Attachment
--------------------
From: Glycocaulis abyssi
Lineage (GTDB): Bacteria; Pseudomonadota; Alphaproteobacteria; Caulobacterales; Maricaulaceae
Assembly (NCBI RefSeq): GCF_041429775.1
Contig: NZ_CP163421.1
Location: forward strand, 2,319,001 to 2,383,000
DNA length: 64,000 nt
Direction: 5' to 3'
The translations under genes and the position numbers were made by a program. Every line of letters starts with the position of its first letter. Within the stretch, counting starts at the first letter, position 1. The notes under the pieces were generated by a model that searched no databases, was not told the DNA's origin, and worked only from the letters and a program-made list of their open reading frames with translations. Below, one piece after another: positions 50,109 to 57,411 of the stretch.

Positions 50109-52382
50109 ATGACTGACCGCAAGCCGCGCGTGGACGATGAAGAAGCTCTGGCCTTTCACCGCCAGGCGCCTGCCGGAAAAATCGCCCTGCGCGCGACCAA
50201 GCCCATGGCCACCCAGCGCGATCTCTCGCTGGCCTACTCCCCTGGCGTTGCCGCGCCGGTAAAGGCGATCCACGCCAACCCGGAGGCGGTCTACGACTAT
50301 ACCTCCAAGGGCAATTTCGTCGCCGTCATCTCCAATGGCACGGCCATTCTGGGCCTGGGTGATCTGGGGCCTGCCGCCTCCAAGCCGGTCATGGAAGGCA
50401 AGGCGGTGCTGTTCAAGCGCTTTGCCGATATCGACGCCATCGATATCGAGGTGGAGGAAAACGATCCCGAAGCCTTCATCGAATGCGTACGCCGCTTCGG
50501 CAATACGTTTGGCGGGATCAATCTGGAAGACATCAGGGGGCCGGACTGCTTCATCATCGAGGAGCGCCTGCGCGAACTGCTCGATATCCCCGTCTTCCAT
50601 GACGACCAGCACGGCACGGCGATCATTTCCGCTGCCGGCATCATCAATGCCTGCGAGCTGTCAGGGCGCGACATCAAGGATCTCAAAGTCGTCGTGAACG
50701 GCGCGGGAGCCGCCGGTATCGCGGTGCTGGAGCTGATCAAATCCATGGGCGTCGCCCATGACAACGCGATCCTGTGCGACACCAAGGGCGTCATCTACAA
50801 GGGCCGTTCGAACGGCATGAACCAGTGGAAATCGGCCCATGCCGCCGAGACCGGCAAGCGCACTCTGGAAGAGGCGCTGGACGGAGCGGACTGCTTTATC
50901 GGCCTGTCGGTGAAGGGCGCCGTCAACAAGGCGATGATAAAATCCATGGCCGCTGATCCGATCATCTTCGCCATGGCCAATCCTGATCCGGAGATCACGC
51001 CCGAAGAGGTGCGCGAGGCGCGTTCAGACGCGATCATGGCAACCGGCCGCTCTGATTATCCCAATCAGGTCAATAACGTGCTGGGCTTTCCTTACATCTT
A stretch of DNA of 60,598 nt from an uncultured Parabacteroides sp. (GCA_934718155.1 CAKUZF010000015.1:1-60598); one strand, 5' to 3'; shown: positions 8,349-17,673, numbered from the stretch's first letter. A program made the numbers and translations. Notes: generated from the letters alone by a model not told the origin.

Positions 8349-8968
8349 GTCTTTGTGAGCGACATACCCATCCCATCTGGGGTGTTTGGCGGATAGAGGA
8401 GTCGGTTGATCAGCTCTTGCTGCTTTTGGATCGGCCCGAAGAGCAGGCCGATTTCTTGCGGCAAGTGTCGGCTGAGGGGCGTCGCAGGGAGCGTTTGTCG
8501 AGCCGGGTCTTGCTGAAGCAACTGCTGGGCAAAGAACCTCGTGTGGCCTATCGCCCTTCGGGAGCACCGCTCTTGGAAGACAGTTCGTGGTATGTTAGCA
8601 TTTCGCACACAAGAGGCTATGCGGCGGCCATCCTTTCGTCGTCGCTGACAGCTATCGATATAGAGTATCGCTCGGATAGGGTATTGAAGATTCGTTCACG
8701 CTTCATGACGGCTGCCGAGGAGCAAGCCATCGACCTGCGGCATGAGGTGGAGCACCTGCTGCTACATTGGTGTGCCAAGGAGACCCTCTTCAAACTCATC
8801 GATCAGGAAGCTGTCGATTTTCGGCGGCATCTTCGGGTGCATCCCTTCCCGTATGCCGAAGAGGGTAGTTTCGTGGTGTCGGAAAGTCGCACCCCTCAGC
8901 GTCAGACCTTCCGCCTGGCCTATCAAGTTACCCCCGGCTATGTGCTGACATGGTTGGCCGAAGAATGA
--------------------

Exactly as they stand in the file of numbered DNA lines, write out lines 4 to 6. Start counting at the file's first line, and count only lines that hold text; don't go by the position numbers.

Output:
Contig: NZ_CP163421.1
Location: forward strand, 2,319,001 to 2,383,000
DNA length: 64,000 nt